Posted by Larry Doyle on November 13th, 2010 7:01 AM |
Who would not admit that the ability to review plays in athletic contests has made for an overall better product? While continually questioning calls and plays would obviously detract from the pleasure of the game, I think most – if not all – fans truly appreciate the benefit of reviewing critically important plays so the outcome and integrity of the game are not compromised.
Can you imagine if we had the same ability to review the release of economic statistics?
Picture this. A key economic statistic is set to be released at 8:30am. Traders and investors the world over are hanging on the edge of their seats in anticipation. The number is released and commentators immediately hype the ‘headline’. But then, as those very commentators take their cameras to the floors of respective exchanges and trading floors, all of a sudden we witness a number of red flags thrown on the ‘field’ – that is, the trading floor – calling for a further review. In the hope of getting the call right, would our nation and our economy be better off if we allowed just such a process to occur? Why do I ask? (more…)
Posted by Larry Doyle on August 13th, 2010 8:06 AM |
Many people are aware of the differences between U-3 and U-6; however, renowned economist John Williams takes our analysis to an entirely new level. Williams is far ahead of the curve in his work.
William is likely not a regular on the Washington cocktail circuit. Why’s that? He goes far deeper in his work and exposes inconsistencies, if not worse, in government statistics. Let’s learn more about Williams and his work at Shadow Government Statistics:>>>> (more…)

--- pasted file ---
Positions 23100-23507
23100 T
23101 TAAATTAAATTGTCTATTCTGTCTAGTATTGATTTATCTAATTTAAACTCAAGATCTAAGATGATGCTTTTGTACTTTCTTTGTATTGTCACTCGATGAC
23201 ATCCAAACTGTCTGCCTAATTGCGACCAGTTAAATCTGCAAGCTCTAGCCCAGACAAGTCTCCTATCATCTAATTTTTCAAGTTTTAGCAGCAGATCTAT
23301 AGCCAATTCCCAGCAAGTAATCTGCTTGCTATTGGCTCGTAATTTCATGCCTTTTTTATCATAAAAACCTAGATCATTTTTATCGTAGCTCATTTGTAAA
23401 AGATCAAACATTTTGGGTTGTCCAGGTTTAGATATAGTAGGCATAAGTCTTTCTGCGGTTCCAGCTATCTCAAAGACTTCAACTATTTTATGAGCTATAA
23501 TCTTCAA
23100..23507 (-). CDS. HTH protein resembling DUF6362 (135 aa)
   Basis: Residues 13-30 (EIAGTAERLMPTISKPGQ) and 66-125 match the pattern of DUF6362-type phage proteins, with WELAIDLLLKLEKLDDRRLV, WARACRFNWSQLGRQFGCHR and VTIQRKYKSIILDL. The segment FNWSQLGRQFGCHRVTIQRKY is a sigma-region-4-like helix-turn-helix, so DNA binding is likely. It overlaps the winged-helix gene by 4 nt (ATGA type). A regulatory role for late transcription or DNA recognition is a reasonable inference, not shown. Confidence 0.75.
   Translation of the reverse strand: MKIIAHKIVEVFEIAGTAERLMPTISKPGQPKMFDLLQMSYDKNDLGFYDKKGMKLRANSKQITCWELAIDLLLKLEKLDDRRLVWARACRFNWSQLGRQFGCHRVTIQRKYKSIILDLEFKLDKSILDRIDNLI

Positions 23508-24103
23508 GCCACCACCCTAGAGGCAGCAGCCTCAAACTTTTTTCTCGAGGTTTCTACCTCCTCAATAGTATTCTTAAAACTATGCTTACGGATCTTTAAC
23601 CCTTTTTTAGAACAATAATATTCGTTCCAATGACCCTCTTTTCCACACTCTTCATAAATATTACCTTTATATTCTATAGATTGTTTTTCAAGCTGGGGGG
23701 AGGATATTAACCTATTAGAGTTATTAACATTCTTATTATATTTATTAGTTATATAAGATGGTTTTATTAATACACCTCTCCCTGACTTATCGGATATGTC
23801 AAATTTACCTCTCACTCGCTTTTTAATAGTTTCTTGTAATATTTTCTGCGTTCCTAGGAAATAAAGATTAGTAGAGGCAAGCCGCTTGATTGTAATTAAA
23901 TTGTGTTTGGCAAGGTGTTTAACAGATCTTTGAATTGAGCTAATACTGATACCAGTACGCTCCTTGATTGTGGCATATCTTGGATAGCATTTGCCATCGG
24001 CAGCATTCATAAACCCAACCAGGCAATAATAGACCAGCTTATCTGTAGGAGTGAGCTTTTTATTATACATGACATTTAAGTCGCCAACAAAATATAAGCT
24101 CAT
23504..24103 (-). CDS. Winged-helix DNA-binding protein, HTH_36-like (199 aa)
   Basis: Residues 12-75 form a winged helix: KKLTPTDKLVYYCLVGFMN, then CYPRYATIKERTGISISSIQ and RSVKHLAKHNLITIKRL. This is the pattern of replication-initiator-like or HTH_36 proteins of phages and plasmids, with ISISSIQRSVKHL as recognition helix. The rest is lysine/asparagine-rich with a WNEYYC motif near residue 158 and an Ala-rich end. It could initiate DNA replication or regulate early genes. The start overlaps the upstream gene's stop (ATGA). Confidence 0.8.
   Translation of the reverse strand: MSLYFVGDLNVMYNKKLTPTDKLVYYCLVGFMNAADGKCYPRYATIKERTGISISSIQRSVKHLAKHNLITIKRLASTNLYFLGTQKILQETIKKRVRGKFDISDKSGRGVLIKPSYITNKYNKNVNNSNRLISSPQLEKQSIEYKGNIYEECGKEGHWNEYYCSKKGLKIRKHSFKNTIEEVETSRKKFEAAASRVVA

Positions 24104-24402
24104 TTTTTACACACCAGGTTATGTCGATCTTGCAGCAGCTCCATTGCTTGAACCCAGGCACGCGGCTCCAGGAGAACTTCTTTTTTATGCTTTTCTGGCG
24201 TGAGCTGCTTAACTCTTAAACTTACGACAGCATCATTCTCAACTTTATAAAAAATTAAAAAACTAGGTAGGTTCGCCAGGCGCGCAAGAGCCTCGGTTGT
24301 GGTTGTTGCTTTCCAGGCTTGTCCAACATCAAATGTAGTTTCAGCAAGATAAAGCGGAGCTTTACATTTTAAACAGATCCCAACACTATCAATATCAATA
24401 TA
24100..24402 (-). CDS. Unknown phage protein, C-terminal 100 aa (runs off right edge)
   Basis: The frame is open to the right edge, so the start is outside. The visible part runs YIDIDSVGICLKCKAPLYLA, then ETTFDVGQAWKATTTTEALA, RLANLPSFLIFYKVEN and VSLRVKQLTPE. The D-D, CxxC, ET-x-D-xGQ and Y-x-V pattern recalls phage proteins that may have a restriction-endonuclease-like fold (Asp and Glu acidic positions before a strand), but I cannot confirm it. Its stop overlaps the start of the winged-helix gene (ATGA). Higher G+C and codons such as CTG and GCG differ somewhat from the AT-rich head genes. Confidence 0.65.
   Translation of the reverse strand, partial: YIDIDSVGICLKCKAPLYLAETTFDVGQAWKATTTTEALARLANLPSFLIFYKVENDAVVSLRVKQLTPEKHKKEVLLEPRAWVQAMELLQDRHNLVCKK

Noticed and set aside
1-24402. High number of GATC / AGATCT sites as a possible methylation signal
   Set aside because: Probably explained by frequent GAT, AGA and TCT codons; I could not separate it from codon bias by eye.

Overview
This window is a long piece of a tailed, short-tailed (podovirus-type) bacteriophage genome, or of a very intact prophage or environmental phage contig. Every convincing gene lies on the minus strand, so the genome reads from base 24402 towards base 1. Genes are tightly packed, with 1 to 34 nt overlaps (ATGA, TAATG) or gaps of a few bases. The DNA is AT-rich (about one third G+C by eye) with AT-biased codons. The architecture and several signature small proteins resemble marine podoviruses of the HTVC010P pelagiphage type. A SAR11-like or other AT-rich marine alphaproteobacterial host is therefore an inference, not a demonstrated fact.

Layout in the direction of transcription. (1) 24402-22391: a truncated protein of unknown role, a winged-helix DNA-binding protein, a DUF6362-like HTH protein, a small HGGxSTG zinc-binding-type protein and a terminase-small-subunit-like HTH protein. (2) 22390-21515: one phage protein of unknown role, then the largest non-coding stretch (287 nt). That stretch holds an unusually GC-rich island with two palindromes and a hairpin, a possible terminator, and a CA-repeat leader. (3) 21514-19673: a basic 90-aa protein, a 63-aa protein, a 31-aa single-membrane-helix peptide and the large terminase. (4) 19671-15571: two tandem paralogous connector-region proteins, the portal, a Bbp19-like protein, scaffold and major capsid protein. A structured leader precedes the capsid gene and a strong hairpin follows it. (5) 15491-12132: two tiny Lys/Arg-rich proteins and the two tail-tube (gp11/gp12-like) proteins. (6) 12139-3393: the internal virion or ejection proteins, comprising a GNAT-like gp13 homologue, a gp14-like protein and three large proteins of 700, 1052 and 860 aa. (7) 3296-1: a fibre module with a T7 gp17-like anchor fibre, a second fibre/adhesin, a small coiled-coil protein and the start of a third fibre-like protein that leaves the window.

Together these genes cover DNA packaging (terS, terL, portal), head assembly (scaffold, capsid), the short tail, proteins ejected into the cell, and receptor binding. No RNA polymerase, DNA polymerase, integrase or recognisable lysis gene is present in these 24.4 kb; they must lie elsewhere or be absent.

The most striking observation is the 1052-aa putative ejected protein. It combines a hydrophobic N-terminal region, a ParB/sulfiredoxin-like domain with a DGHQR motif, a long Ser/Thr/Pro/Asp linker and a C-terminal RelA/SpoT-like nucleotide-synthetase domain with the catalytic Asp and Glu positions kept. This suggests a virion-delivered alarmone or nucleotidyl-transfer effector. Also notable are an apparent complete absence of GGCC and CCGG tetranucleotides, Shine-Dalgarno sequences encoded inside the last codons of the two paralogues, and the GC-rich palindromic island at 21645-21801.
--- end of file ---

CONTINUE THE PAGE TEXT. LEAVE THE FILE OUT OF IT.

Posted by Larry Doyle on March 16th, 2010 11:43 AM |
Is the White House reading Sense on Cents?
While I ask that question in a self-effacing fashion, I will allow others to pass muster as to whether my commentary deserves attention in Washington. Why do I ask that question now though? I wrote this morning, “What Happened to Focus on Jobs?”:
The ‘talking points’ utilized by those in Washington project that our economy and markets are experiencing cyclical unemployment. I firmly believe they are wrong. Our economy and markets are experiencing structural unemployment.
Now it appears as if the White House ‘talking points’ have changed. (more…)
Posted by Larry Doyle on March 16th, 2010 9:38 AM |
If America and Americans are not at work, then how can we truly expect any other initiatives and undertakings to gain a foothold? There is nothing that generates more personal and collective confidence than a job. In fact, I would go even further and state that a job not only generates personal confidence for individuals, but ultimately a job very often defines a person’s self-worth.